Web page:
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Anti-Aging & Acne: How Magnesium Helps Your Skin

Anti-Aging & Acne: How Magnesium Helps Your Skin

Magnesium: A Magical Beauty Product 

 

Anti-Aging & Acne: How Magnesium Helps Your Skin 


Magnesium is a miracle mineral for our body. As the fourth most abundant nutrient, it is essential to our health and development. It is found systematically throughout the body and involved in 300 enzymatic processes. 

Magnesium strengthens our bones and ensures strong and relaxed muscles. While calcium is needed for muscle contraction, like your heart, Magnesium works to give flexibility to your muscles to prevent injury.  

Magnesium also has positive effects on our cardiovascular system, digestion, promotes the transmission of nerve impulses, and strengthens our immune system responses.


  • Fact: DNA, the recipe for life to happen, needs Magnesium as the regulator of cell cycle control. [1]

  • Magnesium is not only an essential nutrient and vital life force for our body, it can make your skin glow. Magnesium supports our beauty.


    New Skin! Yes, Please!

    We know that our skin constitutes the largest organ of the body. But did you know that your epidermis, the outermost layer of the skin, is very energetically active? Your skin has an exceptional turnover of cell regeneration; it constantly makes new skin

    According to the Cleveland Clinic, “these new cells replace the approximately 40,000 old skin cells that your body sheds every day. You have new skin every 30 days.


    Cells require energy to regenerate, repair, and build proteins. And this energy is known as adenosine triphosphate, short ATP. If ATP does not bind to a Magnesium ion, ATP remains inactive. [2] The key support to get energy in our cells going is Magnesium


    Fact: The main energy source of the cells in your body is called ATP, and without Magnesium binding to it, ATP is biologically inactive.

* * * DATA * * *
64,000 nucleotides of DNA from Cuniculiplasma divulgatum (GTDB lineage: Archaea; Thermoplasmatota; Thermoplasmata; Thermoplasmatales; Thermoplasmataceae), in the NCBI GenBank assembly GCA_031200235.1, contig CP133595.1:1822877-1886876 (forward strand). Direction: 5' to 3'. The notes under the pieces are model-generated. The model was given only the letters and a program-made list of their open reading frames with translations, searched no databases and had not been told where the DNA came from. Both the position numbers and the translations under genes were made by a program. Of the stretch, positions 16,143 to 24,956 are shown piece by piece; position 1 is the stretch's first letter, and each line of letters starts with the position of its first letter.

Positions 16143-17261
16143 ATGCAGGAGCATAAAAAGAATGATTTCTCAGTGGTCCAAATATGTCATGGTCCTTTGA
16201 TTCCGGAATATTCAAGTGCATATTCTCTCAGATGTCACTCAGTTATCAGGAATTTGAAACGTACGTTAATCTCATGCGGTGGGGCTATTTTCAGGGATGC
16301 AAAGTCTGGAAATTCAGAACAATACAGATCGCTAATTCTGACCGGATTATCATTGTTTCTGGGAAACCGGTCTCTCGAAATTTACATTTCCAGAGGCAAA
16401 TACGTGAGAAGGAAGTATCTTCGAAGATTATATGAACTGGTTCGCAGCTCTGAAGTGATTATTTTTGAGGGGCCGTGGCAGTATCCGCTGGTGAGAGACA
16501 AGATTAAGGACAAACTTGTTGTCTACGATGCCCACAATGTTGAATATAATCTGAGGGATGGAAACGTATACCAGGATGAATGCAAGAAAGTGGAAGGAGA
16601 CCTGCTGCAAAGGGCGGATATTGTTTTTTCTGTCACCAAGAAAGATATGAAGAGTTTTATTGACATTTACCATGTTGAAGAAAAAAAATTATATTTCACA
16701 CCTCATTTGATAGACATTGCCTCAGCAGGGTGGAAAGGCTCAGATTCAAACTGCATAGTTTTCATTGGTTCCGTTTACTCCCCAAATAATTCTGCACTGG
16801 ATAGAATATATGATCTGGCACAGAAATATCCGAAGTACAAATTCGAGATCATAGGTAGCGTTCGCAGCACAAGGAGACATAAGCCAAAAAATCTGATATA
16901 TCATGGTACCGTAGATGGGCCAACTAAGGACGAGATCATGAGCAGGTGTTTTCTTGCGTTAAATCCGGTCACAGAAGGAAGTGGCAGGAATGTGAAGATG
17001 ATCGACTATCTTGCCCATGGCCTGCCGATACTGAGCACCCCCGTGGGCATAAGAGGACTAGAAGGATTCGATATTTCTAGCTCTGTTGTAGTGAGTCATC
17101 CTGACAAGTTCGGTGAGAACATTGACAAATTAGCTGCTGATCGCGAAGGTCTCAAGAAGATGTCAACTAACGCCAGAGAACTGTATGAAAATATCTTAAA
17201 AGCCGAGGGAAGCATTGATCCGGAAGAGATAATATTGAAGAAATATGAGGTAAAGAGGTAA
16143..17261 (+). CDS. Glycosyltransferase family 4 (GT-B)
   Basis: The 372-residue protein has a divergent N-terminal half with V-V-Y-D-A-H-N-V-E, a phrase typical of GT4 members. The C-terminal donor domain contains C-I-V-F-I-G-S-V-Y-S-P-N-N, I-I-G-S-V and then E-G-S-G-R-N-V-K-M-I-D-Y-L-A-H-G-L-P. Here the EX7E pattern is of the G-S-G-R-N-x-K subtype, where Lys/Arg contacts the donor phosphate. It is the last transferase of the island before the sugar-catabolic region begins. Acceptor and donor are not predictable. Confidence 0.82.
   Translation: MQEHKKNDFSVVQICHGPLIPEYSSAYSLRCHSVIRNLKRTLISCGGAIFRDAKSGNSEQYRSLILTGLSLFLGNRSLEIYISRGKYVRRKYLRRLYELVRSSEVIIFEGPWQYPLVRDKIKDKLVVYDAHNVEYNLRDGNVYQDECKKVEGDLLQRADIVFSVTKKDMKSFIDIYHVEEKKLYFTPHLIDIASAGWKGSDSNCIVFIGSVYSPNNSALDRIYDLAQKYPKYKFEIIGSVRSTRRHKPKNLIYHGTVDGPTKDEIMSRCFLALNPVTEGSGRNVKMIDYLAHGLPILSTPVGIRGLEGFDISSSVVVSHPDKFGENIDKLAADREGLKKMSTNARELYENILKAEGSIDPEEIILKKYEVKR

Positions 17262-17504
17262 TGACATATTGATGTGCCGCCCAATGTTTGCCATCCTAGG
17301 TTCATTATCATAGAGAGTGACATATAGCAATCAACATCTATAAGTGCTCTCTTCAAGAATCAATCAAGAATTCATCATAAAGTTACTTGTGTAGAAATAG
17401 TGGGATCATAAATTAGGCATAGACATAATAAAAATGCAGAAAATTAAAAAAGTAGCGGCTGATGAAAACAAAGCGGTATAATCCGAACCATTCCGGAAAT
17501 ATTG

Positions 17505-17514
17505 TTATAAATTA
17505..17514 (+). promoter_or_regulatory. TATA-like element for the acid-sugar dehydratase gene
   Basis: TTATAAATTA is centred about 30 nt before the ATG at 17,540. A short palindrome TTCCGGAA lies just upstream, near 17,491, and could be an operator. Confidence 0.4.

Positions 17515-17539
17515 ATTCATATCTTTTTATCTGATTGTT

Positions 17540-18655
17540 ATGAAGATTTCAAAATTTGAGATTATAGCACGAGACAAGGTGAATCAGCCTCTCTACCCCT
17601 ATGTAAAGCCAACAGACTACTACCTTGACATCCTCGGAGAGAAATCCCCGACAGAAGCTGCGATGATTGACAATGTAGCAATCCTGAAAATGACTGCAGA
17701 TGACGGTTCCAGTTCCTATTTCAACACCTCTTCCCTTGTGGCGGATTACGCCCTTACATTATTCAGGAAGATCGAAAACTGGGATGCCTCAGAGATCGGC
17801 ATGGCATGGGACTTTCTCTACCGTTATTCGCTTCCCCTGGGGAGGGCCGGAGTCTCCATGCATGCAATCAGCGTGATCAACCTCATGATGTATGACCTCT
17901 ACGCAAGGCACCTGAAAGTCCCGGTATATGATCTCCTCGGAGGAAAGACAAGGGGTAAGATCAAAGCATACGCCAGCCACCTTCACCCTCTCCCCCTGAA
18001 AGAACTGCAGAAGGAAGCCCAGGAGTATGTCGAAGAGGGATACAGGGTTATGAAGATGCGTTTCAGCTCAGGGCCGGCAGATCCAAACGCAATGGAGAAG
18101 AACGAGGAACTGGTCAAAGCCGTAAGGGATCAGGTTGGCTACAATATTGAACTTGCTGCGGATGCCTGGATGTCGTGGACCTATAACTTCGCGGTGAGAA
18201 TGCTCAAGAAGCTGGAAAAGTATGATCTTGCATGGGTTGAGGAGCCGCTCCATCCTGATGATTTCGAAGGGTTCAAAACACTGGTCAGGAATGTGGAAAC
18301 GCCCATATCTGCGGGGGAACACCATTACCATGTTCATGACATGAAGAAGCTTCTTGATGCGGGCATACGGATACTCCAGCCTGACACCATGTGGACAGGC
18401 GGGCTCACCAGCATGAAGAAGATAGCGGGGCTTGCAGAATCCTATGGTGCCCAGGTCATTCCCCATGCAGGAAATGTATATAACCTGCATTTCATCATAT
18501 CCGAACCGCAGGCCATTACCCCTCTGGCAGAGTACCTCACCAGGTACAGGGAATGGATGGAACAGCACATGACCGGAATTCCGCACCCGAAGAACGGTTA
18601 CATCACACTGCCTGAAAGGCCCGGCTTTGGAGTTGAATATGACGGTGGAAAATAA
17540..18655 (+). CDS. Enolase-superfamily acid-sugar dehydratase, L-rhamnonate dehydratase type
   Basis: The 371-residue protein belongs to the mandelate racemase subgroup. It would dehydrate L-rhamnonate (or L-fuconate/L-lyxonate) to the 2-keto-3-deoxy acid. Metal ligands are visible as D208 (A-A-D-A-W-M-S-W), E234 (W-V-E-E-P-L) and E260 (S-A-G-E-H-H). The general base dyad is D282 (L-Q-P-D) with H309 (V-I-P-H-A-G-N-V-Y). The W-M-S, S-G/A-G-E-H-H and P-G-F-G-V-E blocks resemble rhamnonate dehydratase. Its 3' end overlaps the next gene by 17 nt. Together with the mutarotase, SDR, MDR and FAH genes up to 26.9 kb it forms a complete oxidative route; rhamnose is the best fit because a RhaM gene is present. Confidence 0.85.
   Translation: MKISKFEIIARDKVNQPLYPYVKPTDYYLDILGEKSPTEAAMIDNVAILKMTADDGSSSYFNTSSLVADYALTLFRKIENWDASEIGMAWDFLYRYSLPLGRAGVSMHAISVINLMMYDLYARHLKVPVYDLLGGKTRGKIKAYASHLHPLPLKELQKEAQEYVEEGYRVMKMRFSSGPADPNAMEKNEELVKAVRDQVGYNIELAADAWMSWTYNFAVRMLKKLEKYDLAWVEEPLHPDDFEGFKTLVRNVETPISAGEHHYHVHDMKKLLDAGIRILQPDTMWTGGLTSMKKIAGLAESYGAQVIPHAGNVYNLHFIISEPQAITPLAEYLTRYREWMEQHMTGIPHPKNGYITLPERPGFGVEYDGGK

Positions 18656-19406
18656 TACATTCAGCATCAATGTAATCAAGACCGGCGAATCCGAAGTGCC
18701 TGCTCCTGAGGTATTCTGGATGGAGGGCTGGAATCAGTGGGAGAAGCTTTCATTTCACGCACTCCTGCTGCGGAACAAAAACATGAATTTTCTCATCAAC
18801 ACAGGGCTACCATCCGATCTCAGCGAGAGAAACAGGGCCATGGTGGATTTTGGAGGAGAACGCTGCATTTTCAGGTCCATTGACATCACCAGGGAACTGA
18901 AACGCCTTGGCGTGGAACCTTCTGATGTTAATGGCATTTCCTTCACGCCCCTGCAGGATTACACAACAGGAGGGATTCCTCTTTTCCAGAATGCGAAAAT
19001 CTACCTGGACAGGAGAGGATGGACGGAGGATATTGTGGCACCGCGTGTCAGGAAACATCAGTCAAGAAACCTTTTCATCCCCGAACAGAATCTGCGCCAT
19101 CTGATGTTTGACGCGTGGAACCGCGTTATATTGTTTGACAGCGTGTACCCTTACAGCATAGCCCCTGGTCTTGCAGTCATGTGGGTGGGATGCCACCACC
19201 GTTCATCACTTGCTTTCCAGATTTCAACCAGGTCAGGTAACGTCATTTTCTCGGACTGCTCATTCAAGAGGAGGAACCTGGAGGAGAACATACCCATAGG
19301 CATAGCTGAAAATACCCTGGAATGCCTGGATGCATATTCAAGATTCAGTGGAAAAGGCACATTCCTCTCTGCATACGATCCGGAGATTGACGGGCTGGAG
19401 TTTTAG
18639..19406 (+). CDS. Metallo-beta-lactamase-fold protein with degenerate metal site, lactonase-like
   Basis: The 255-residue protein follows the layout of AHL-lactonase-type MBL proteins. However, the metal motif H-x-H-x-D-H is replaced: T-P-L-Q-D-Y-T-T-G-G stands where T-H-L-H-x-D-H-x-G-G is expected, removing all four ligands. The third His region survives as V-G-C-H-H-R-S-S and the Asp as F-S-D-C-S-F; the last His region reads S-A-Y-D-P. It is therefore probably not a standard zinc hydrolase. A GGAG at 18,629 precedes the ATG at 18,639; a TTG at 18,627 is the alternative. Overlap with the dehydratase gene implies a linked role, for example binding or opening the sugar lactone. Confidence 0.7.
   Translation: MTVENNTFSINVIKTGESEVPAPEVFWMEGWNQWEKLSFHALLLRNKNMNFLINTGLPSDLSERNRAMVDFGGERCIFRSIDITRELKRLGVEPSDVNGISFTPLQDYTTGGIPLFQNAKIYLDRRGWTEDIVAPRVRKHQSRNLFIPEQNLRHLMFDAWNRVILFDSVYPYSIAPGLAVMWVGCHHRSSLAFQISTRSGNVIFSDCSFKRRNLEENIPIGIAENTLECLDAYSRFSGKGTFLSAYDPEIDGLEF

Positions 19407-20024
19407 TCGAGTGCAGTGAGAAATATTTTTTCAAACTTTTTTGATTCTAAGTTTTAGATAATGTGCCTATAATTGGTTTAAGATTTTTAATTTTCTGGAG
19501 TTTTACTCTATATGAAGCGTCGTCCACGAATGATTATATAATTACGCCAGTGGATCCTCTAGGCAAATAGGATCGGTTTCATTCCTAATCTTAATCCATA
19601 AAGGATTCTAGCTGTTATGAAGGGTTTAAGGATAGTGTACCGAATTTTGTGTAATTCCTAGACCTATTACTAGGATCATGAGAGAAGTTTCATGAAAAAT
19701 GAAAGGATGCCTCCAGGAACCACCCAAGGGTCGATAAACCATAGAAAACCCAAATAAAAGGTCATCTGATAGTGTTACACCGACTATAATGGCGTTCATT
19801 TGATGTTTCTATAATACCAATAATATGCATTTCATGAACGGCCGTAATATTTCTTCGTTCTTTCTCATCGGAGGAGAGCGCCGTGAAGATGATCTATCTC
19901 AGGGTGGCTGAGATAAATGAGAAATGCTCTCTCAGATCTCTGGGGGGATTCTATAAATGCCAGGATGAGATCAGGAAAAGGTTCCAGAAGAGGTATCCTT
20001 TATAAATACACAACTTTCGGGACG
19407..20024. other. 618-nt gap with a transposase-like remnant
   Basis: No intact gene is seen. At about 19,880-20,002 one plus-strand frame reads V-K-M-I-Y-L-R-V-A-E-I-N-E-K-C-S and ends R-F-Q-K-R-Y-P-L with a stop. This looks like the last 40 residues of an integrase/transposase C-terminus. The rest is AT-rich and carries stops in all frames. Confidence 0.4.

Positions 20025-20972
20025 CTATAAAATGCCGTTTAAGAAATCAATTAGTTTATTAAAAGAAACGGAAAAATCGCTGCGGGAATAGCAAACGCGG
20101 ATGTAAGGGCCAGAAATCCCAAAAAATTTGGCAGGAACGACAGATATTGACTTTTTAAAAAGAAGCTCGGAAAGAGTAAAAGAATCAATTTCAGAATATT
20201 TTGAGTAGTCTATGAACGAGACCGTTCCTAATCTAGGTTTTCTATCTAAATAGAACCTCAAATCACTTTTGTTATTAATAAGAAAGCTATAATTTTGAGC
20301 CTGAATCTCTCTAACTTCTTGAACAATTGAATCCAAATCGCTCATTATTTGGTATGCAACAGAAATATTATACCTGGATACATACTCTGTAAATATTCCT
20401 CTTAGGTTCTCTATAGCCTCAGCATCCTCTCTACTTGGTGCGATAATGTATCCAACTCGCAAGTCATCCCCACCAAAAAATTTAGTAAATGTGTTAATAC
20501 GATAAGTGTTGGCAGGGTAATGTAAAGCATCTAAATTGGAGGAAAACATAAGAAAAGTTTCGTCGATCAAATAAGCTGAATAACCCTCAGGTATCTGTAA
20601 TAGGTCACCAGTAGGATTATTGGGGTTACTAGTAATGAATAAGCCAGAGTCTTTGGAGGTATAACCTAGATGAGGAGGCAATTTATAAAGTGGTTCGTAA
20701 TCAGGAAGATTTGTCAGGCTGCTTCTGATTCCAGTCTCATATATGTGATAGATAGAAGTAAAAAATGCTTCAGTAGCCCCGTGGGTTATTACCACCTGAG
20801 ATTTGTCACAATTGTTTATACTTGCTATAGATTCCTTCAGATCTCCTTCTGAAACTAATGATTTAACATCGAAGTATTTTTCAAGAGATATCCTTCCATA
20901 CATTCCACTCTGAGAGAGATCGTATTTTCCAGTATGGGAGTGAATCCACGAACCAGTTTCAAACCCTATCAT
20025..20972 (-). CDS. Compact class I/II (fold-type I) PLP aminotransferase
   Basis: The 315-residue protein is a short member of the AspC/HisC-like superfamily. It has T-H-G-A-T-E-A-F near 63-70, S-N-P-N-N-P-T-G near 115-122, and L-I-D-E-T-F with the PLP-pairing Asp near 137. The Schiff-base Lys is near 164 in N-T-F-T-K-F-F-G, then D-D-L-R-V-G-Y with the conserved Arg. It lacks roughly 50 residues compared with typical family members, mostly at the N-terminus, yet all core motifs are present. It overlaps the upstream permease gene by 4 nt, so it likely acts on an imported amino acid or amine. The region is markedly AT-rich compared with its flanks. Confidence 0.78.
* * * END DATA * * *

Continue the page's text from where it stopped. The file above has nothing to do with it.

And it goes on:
Great skin means keeping up with the proteins that make skin cells strong, resilient, elastic and protective. Collagen, keratin, elastin are proteins made by various skin cells. And what do these cells need to make proteins? ATP. And ATP needs Magnesium
     


    Skin Glow? Magnesium Up!

     

    Magnesium A Magical Beauty Product
    People who smile and share good energy, they shine. 
    True beauty is born from inside. 

     

    What you put in and on your body matters. Your diet makes your skin glow and keeps it moisturized. To have healthy skin, means to support the process that makes new skin - and Magnesium is fundamentally required. 

    You can incorporate foods that naturally make your skin look and feel healthy, while having the added benefit of containing Magnesium. A slam dunk!

    Avocados, carrots, soybeans, and dark chocolate are examples of foods that enhance skin glow and contain Magnesium. To read more about recommended foods for healthy skin, read a great article in Women’s Health - Exactly How Much Magnesium Do You Need To Get Glow-Y Skin (K. Butler, 2016). 


    Magnesium cream: A Magical Beauty Product 🧬⁠


    PROTECTION⁠

    ⁠Magnesium cream may assist the native lipids of the outermost layer of your skin (stratum corneum) to provide a more robust barrier function that can help moisturize the skin. While yet to be studied, a research study by Proksch et al. (2005) on bathing in Magnesium rich Dead Sea salt showed such improved barrier function. [3]

     

    REPAIR & HYDRATION